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Byrne v. Monmouth County Dep't of Health Care Facilities


January 9, 2008


The opinion of the court was delivered by: Hughes, U.S.M.J.



This matter has come before the Court by Motion of Defendants' Illene Van Dyne and Robyn Snyder ("Defendants") to Bar the Expert Report of James R. Carroll [dkt. entry no.s 26 and 28], returnable January 7, 2008. Plaintiff Mary Beth Byrne filed opposition to Defendants' motion on December 24, 2007. Defendant Van Duyne filed a reply to Plaintiff's opposition on January 2, 2008. The Court addressed this matter on the papers pursuant to Federal Rule of Civil Procedure 78.*fn1

For the reasons stated herein, Defendants' Motion is denied. In addition, Plaintiff must provide her current employment information to Defendants. These documents, however, shall be filed under a protective order consistent with the within Order.


This litigation arises out of the termination of Plaintiff from her employment with Defendant Monmouth County Department of Health Care Facilities. (Def.'s Van Duyne Br. at 3.) Plaintiff filed suit on or around October 28, 2006 alleging discrimination against various Defendants. Id. Plaintiff is seeking compensatory, punitive, and incidental damages in excess of $612,000. These damages include lost wages and lost benefits from the period of discharge to the present.

Plaintiff has submitted the proposed expert report of James J. Carroll, CPA. Id. Mr. Carroll values her damages in excess of $612,000. In reaching this estimate, Mr. Carroll claims to have had access to and reviewed several sources of information, including Plaintiff's current employment and benefit information. Id. However, Defendants argue that Plaintiff has "refused to identify her current employer" and "Plaintiff's counsel has refused to provide the name or location of Plaintiff's current employer" at Plaintiff's deposition. Id.

Defendants' experts Randall M. Paulkins, CPA and Robert J. Brown, CPA analyzed the . report of Mr. Carroll and concluded that the Carroll report contained "significant unanswered questions, inconsistencies, and math errors." Id. at 4. Thus, Defendants argue that the Court, pursuant to Federal Rule of Civil Procedure 26(a)(1)(A)(ii) and (iii) as well as Rule 26(a)(2)(B), should preclude Mr. Carroll's report and trial testimony demonstrating Plaintiff's lose wage and lost benefits claims. Id.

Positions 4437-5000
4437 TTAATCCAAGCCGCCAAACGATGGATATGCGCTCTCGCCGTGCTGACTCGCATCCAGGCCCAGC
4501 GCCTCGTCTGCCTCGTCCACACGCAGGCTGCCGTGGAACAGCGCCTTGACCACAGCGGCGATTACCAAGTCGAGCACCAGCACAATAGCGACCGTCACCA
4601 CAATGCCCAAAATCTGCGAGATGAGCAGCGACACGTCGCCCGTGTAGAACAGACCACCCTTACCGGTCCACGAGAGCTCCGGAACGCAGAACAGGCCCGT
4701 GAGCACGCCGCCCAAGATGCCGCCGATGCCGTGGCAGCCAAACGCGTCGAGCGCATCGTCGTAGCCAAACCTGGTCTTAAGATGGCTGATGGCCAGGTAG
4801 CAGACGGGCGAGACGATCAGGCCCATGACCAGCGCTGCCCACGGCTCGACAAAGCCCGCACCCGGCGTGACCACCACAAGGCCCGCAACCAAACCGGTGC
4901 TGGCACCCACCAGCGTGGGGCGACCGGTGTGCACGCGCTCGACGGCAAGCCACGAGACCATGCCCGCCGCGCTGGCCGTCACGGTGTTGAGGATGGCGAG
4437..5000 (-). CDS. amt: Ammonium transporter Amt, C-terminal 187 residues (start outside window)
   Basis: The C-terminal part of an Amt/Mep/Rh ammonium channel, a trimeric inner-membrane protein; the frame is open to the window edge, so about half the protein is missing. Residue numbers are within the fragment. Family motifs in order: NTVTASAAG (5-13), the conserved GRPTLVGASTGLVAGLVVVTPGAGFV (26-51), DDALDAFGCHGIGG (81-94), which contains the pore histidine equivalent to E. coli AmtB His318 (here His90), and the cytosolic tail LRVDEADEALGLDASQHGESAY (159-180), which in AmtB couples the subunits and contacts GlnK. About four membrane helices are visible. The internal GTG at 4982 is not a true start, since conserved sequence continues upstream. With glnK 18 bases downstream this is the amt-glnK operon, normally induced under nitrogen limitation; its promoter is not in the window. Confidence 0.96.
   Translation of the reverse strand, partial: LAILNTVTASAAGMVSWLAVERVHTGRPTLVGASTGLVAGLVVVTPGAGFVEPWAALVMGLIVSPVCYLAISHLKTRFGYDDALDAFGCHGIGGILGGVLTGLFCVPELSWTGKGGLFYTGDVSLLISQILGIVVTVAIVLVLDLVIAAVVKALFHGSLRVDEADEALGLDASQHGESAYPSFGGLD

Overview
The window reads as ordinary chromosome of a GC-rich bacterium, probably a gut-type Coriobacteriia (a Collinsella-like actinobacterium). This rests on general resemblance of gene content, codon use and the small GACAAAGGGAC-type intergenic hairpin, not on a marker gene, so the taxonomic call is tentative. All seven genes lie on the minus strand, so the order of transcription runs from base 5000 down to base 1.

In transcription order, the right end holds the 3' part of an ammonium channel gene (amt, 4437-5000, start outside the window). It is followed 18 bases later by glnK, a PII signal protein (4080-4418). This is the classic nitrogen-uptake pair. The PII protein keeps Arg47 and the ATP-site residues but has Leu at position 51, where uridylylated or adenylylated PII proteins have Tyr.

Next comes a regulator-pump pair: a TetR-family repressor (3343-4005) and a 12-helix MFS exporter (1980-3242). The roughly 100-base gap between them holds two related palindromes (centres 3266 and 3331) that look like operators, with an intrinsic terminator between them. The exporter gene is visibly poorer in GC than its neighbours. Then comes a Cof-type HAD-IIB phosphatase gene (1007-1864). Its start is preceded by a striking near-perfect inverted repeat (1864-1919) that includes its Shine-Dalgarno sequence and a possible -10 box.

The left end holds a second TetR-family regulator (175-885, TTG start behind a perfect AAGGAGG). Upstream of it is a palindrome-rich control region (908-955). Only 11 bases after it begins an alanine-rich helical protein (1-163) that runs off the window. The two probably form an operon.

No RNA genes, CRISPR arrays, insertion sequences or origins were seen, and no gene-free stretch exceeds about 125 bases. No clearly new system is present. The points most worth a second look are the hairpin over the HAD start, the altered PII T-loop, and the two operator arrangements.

Plaintiff asks the Court to deny Defendants' request because she is afraid that if she discloses her current employer then the employer will learn that she has HIV/AIDS. (See Byrne Cert. at 1.) Plaintiff asks the Court, if disseminating her current employment information is absolutely necessary, to place a very firm and strict Protective Order to prevent any abuse that might result from its dissemination. Id. at 7. Plaintiff also alleges that Defendants have acted in bad faith because they did not file this motion until December 5, 2007, despite the fact that there was a Pretrial Scheduling Order dated February 8, 2007 that stated "any discovery . . . disputes be brought to the Magistrate Judge's attention immediately by conference call with counsel." Id. (emphasis in original).


A. Federal Rules of Civil Procedure 26(a)(1)(A)(ii)(iii)

Federal Rule of Civil Procedure 26(a)(1)(A)(ii) and (iii) outlines a party's obligation concerning both initial disclosures and disclosures of expert testimony. Pursuant to those rules, a party must, without awaiting a discovery request, provide to the other parties:

(ii) a copy of all documents . . . and tangible things that the disclosing party has in its possession, custody, or control and may use to support its claims or defenses, . . .

(iii) a computation of each category of damages claimed by the disclosing party -- who must also make available for inspection and copying as under Rule 34 the documents or other evidentiary material, . . . unless privileged or protected from disclosure, on which each computation is based, including materials bearing on the nature and extent of injuries suffered.

See Fed. R. Civ. P. 26(a)(1)(A)(ii)(iii).

B. Federal Rule of Civil Procedure 26(a)(2)(B)

In addition, Federal Rule 26(a)(2)(B), which addresses the disclosure of an expert's written report, provides that "this disclosure must be accompanied by a written report . . . the report must contain the (ii) data or other information considered by the witness in forming [the opinion]."